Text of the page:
It was further gathered that no fewer than 3,000 midwives and community health extension workers have been trained on life saving skills like basic emergency obstetric care, and helping babies breathe.
3072 village health workers ,VHWs, also received, induction course on key household practices in December 2012.
In order to establish a referral system between primary health care and referral general hospitals, the National Primary Health Care Development Agency observed, in its report, that SURE-P MCHP procured 50 ambulances for distribution across SURE P clusters throughout the country. SURE P MCH has also entered a Memorandum of Understanding with the National Union of Road Transport Workers ,NURTW, so that its members can help to convey pregnant women in need of referral from communities to where SURE-P facilities are located. All referrals from SURE-P MCHP CCT sites are treated at the referral general hospitals free of charge.
Chairman of of SURE P, Major General Martin Luther Agwai (rtd), speaking on the initiative’s giant strides, said the goal of the CCT is to reduce maternal and infant mortality by encouraging pregnant women to go through the full continuum of maternal and child care.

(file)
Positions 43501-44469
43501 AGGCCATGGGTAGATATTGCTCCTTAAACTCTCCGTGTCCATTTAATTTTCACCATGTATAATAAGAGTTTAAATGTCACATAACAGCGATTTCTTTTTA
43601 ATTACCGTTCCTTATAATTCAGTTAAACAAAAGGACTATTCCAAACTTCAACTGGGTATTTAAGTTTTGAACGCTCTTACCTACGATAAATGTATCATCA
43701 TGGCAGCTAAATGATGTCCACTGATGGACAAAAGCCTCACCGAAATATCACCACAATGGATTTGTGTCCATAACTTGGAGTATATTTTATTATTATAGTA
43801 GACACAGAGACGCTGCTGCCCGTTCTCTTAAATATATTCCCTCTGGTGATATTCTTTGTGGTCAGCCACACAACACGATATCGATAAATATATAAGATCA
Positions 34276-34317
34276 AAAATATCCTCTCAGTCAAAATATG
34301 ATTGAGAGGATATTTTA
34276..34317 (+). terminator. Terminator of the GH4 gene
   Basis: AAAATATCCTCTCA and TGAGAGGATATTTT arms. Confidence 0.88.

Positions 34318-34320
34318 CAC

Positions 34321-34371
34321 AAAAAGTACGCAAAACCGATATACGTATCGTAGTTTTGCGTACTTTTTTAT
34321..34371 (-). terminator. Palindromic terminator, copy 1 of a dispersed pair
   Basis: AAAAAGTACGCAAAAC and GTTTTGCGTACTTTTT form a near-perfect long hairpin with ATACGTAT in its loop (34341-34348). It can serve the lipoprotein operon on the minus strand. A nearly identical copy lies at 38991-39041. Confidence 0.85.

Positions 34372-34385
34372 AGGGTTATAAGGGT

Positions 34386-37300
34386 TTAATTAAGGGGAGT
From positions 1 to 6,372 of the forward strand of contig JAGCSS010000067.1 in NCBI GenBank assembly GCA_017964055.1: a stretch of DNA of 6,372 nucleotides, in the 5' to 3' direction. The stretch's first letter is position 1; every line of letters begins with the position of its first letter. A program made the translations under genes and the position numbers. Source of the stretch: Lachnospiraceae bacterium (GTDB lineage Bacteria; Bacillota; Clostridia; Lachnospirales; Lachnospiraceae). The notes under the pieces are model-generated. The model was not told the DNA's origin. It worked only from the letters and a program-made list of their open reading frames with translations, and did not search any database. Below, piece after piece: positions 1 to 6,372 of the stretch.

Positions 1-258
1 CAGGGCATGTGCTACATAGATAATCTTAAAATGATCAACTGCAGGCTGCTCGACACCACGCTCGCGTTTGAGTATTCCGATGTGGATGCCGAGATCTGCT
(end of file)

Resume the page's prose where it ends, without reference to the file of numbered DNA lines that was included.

The project has successfully rolled out CCT pilot programme in 37 primary health facilities across eight states and the Federal Capital Territory (FCT). As at June 30, 2014, a total of 25,954 women have been enrolled into the CCT pilot programme.
Similarly, a total of 10,000 women have completed the continuum of care and exited the programme. SURE-P MCH Programme has disbursed over N40,000,000 to CCT enrolees in all eight states and the Federal Capital Territory (FCT) as at the end of March 2014.
The gains from this creative touch have been phenomenal.